Emma Cartwright describes how having to pay for health services has given her more control over her care
As someone who was diagnosed with type 1 diabetes at the age of 4, I grew up being a frequent user of the NHS. I attended all of the hospital appointments I was advised to without ever giving it much thought. Once every six months I would see a consultant where I received my diabetes MOT (height, weight, blood pressure, HbA1c). During these appointments I would also usually see a diabetes specialist nurse and a dietitian. And once a year I would also have my feet checked and attend an eye screening appointment.
To me, this was normal and merely part of what I had signed up to since my diagnosis. Although I never failed to miss an appointment, I certainly wasn’t present during them. I nodded, smiled, and agreed with everything the health professional told me, but I never felt present or engaged.
Until recently, I had never questioned the fixed cycle of appointments, despite the fact that on many occasions I would leave with no more information than I had started with. Yet having recently moved to Singapore, where I am now required to pay for every appointment, test, and prescription I need, my perspective has begun to shift.
Most of my healthcare is subsidised by health insurance, so the amount I pay is actually very little (e.g. $20 for an appointment with a GP) compared with many other countries. The normality of seeing chip and pin machines at all GP and hospital reception desks has taken some time to get used to. However, the most shocking thing for me has been the change in my engagement with the healthcare I receive. The prospect of having to pay (even a small amount) for something has changed me from a patient to a consumer, which has altered my perspective on my healthcare.
Since leaving the UK, I feel much more in control of the healthcare I receive. Rather than attending an appointment because I have been given one, I now arrange appointments when I have something I want to discuss or need support with. I now go to my appointments with my questions, wants, and goals, rather than attending to tick a box. This has also led to me taking more responsibility for my health as I am in control.
I have always been someone who looks for value for money and now I seek out value in my healthcare. I now make sure I know exactly what I am paying for. This prompts me to ask about every test I am recommended. Why do I need this? How often do I need this? What does this test tell me? Meanwhile in the UK, most of the time I would provide my blood sample with no idea what was being tested, why, or what any of the results meant. I never felt the need to know as I assumed my doctors would be making the best decision for me based on clinical evidence and their knowledge of me.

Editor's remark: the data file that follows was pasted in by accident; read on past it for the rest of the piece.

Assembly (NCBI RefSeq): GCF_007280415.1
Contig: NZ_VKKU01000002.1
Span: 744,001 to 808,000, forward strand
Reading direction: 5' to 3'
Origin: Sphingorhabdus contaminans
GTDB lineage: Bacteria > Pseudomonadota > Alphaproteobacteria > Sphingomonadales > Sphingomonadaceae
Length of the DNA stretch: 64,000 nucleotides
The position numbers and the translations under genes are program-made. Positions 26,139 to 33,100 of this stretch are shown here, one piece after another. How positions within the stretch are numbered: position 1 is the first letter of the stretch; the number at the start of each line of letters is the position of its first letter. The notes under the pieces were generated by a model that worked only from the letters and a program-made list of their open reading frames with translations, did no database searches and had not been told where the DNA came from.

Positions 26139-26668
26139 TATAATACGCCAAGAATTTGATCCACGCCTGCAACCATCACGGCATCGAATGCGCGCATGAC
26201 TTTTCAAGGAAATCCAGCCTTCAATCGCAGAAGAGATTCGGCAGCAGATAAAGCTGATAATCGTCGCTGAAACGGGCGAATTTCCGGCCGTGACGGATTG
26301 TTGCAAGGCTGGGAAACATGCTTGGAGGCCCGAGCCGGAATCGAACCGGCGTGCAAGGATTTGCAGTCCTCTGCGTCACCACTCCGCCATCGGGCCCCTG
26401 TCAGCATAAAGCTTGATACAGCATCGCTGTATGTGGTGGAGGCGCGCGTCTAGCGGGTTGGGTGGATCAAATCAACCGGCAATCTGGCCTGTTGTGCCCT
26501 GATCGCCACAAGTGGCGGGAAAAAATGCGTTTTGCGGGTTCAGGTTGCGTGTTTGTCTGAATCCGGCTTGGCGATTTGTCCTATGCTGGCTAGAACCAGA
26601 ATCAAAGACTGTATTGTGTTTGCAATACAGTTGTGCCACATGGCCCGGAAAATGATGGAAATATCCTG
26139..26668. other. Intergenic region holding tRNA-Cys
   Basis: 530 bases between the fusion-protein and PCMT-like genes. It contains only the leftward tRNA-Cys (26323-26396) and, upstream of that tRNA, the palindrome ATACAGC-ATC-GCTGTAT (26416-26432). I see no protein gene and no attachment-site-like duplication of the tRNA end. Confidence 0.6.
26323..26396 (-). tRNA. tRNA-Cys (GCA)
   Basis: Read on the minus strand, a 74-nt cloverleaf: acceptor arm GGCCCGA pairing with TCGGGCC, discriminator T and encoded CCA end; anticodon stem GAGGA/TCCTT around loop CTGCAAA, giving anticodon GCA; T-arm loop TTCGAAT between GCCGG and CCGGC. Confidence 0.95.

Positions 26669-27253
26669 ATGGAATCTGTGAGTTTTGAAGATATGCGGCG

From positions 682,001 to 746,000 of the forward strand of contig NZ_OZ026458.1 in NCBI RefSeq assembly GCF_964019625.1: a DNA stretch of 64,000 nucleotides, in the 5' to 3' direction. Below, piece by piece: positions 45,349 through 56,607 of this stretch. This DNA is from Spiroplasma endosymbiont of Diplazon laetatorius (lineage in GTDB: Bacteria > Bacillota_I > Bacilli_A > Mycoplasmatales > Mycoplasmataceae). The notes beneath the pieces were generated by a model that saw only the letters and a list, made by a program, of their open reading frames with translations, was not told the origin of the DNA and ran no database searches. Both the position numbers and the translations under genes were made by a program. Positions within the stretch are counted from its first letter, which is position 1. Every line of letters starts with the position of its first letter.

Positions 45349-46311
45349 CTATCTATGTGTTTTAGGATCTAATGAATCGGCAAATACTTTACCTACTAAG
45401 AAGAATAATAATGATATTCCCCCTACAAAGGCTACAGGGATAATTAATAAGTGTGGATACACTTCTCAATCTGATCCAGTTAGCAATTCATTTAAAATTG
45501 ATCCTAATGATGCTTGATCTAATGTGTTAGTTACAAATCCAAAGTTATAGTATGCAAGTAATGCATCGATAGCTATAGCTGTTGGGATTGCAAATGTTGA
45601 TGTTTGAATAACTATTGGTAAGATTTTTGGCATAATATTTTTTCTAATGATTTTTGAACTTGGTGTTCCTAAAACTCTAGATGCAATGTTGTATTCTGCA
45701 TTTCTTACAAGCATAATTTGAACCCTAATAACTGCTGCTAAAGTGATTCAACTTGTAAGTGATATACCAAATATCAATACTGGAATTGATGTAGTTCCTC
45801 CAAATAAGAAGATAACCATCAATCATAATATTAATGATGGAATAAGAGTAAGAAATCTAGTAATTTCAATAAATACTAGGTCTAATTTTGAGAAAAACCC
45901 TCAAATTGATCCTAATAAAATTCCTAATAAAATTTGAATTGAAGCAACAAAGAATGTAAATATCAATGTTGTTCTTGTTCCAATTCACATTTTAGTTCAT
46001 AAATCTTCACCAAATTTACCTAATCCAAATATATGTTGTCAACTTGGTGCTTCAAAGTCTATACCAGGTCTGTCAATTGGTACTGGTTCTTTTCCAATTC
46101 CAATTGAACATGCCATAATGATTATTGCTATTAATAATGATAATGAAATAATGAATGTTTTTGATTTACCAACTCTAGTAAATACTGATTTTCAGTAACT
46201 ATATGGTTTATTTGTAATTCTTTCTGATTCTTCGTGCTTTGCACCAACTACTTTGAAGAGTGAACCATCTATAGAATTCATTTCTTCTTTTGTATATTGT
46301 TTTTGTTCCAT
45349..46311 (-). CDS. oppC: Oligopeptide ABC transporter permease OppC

I have also noticed a change in the relationship I have with my healthcare team. In the UK I had, mainly, a fantastic diabetes team. In Singapore, however, the health professionals seem to seek to go beyond the basic level of care. They strive to ask me what I want from them, how they can better support me, and what else they can provide to help me. I wonder if this is because they are all too aware that if I leave appointments feeling unsatisfied or hear of another doctor providing better care, I am free to go elsewhere.
The local hospitals host conferences and events aimed at patients, providing talks and support. These events allow the health system to “show off” their services and their interest in supporting patients. I see them as opportunities to learn about my health and meet other people.
Finally, this change from patient to consumer has really allowed me to get the personalised healthcare that suits me. As someone living with diabetes, you can’t always predict when you’ll have a difficult spell or need extra support. I could go for months with no major problems, concerns, or questions. During these times in the UK, I would still find myself sitting in the waiting room of an appointment, racking my brain to think of an issue to discuss with the clinician. In other periods, when things were more challenging, I would have to collect and store up numerous problems or questions until my next appointment, which might be a few months away.
Now I am in control of my care, I can choose to make appointments when I need them (or when I want to have my regular tests done). This feels more like the personalised care I kept hearing discussed in the UK, but never truly experienced.
In the UK I was a patient. I followed the guidance I was given by the professionals. I never questioned their advice in what tests I needed and how often. In Singapore I feel like a consumer. I have been given full control in the care I receive. I make all of the decisions, which means I have also taken on the responsibility. Other people might find this a burden as it can feel like a lot of pressure. I worry that if I started to get complications, I would blame myself more than if I had been within a structured system of appointments. With no one else to blame, I wonder if I would question whether I had managed my health and appointments correctly. But for me, the better engagement and control I feel over my diabetes is worth this added responsibility.
Emma Cartwright is currently completing her PhD in health psychology at Nanyang Technological University in Singapore. Emma was diagnosed with type 1 diabetes at the age of 4 and is a patient editor at The BMJ, editing the “What Your Patient is Thinking” series.
Competing interests: Emma Cartwright is a freelance patient editor for The BMJ.